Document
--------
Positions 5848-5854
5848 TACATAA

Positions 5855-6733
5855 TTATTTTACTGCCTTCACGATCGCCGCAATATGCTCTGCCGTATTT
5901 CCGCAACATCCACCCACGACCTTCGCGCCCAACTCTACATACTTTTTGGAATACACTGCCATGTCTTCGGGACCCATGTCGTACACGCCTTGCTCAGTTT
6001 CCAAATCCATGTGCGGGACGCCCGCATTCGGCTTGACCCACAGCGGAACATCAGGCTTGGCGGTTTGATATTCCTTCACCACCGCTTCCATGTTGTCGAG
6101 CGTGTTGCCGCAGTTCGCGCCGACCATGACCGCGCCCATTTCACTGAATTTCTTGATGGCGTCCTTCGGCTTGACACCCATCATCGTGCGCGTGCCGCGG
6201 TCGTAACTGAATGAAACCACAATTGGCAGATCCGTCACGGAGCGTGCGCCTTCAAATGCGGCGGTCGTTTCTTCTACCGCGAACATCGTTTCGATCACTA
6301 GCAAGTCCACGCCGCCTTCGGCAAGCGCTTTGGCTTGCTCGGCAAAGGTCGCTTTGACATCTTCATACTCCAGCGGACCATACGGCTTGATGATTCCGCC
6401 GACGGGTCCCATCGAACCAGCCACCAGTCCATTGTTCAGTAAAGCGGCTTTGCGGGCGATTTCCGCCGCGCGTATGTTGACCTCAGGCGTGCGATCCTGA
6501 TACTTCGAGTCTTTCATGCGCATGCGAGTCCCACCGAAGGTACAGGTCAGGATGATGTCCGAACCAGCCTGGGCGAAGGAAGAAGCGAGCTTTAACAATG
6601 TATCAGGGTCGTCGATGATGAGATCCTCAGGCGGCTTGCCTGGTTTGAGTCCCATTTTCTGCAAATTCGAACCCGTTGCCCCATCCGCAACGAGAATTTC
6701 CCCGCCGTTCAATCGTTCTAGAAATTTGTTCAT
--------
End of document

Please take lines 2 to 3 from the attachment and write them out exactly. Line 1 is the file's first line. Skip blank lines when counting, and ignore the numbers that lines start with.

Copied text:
5848 TACATAA

Positions 5855-6733